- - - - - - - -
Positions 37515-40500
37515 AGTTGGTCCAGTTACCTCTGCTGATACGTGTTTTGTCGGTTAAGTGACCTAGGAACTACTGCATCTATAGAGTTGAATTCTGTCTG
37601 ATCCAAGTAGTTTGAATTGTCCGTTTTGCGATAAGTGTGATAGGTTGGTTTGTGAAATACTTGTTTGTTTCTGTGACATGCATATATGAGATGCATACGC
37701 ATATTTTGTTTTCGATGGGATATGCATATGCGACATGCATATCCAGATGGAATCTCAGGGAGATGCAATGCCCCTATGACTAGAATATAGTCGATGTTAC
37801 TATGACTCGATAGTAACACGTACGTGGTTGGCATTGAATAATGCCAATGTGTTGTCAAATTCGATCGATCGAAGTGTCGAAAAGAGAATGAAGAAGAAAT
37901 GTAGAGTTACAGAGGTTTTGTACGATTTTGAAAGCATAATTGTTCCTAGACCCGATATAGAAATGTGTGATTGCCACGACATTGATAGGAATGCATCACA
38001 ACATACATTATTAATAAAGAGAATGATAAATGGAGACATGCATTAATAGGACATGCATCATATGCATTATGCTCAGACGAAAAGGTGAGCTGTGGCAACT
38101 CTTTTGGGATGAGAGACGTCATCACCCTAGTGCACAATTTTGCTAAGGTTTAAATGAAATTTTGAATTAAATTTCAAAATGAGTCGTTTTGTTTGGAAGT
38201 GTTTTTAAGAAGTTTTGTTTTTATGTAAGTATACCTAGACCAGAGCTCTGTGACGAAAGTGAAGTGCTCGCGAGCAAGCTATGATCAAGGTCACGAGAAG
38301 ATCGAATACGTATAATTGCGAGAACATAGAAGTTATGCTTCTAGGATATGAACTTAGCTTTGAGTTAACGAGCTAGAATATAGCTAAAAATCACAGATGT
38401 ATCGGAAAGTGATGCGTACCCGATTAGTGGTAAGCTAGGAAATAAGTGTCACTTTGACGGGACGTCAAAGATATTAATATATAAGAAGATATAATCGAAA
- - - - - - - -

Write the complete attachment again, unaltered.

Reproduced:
Positions 37515-40500
37515 AGTTGGTCCAGTTACCTCTGCTGATACGTGTTTTGTCGGTTAAGTGACCTAGGAACTACTGCATCTATAGAGTTGAATTCTGTCTG
37601 ATCCAAGTAGTTTGAATTGTCCGTTTTGCGATAAGTGTGATAGGTTGGTTTGTGAAATACTTGTTTGTTTCTGTGACATGCATATATGAGATGCATACGC
37701 ATATTTTGTTTTCGATGGGATATGCATATGCGACATGCATATCCAGATGGAATCTCAGGGAGATGCAATGCCCCTATGACTAGAATATAGTCGATGTTAC
37801 TATGACTCGATAGTAACACGTACGTGGTTGGCATTGAATAATGCCAATGTGTTGTCAAATTCGATCGATCGAAGTGTCGAAAAGAGAATGAAGAAGAAAT
37901 GTAGAGTTACAGAGGTTTTGTACGATTTTGAAAGCATAATTGTTCCTAGACCCGATATAGAAATGTGTGATTGCCACGACATTGATAGGAATGCATCACA
38001 ACATACATTATTAATAAAGAGAATGATAAATGGAGACATGCATTAATAGGACATGCATCATATGCATTATGCTCAGACGAAAAGGTGAGCTGTGGCAACT
38101 CTTTTGGGATGAGAGACGTCATCACCCTAGTGCACAATTTTGCTAAGGTTTAAATGAAATTTTGAATTAAATTTCAAAATGAGTCGTTTTGTTTGGAAGT
38201 GTTTTTAAGAAGTTTTGTTTTTATGTAAGTATACCTAGACCAGAGCTCTGTGACGAAAGTGAAGTGCTCGCGAGCAAGCTATGATCAAGGTCACGAGAAG
38301 ATCGAATACGTATAATTGCGAGAACATAGAAGTTATGCTTCTAGGATATGAACTTAGCTTTGAGTTAACGAGCTAGAATATAGCTAAAAATCACAGATGT
38401 ATCGGAAAGTGATGCGTACCCGATTAGTGGTAAGCTAGGAAATAAGTGTCACTTTGACGGGACGTCAAAGATATTAATATATAAGAAGATATAATCGAAA